Eritrea has reopened its embassy in Ethiopia after the two African neighbors agreed to end two decades of hostility over of a bloody border war and begin a new era in their relations.
The Eritrean diplomatic mission resumed its activities in the Ethiopian capital, Addis Ababa, on Monday, during a brief ceremony attended by Ethiopia’s Prime Minister Abiy Ahmed and Eritrea’s President Isaias Afwerki.
The two leaders jointly raised the Eritrean flag inside the embassy and reaffirmed their commitment to cementing peace between their nations.
In a tweet, Eritrea’s Information Minister Yemane Meskel described the reopening of the mission as “yet another milestone in the robust and special ties of peace and friendship both countries are cultivating with earnestness in these momentous times.”
Abiy’s chief of staff, Fitsum Arega, also took to Twitter and said better ties “will create the ideal conditions to address remaining strategic issues in the shared interest of the two nations.”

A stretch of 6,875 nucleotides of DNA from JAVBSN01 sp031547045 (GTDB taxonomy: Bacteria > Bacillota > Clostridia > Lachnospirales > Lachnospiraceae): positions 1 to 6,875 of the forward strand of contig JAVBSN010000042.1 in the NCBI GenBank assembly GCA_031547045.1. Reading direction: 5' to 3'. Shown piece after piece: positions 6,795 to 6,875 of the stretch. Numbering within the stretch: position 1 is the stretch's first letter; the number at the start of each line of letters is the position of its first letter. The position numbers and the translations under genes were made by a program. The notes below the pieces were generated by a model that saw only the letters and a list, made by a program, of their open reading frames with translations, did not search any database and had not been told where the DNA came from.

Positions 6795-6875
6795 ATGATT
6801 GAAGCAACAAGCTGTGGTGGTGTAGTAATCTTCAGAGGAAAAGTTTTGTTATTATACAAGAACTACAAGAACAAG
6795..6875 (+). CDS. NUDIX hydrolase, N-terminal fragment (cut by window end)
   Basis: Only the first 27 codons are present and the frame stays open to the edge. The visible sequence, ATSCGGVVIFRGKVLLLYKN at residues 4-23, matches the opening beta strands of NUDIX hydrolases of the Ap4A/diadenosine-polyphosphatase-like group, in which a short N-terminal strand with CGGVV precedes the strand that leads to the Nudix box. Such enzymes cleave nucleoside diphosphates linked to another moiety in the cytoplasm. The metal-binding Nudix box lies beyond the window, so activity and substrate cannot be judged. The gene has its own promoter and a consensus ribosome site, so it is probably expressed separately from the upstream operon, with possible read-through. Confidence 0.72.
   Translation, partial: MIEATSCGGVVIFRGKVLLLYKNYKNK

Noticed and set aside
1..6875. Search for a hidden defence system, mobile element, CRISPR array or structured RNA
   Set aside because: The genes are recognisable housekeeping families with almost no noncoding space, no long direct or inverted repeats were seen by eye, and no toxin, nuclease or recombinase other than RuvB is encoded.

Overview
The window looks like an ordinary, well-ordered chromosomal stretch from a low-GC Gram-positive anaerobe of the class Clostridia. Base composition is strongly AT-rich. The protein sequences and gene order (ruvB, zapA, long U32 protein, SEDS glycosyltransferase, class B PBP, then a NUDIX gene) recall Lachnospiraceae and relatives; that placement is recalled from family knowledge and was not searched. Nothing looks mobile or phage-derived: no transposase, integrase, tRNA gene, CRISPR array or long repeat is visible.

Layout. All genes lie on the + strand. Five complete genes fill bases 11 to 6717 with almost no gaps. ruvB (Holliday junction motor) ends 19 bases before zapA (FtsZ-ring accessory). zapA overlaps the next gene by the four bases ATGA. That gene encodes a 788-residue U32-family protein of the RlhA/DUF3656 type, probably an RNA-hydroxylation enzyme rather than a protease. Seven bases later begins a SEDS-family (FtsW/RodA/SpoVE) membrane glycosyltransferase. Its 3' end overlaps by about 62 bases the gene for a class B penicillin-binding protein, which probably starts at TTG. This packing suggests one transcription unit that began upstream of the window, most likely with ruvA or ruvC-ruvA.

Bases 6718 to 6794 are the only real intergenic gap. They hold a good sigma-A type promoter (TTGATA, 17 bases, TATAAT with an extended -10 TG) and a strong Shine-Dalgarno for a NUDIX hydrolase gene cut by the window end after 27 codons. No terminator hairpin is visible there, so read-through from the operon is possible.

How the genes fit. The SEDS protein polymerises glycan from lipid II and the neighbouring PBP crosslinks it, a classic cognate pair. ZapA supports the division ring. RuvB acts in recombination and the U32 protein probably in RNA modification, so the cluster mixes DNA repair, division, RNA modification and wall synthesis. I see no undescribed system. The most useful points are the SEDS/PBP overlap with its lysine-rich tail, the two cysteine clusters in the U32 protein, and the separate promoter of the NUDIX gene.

The Eritrean leader, who had arrived in Addis Ababa for a three-day visit on Saturday, headed back home following the ceremony.
Afwerki’s visit to Ethiopia came just days after he signed an agreement in his country with the Ethiopian PM on resuming ties.
The two East African neighbors had been in a “state of war” since they fought a border war in 1998, in which around 80,000 people were killed.
Though a peace agreement was signed two years later, Ethiopia refused to implement it, saying it wanted more talks.
The détente first began in April, when Abiy rose to power in Ethiopia and said he would accept and execute a boundary commission’s ruling on the Eritrea border.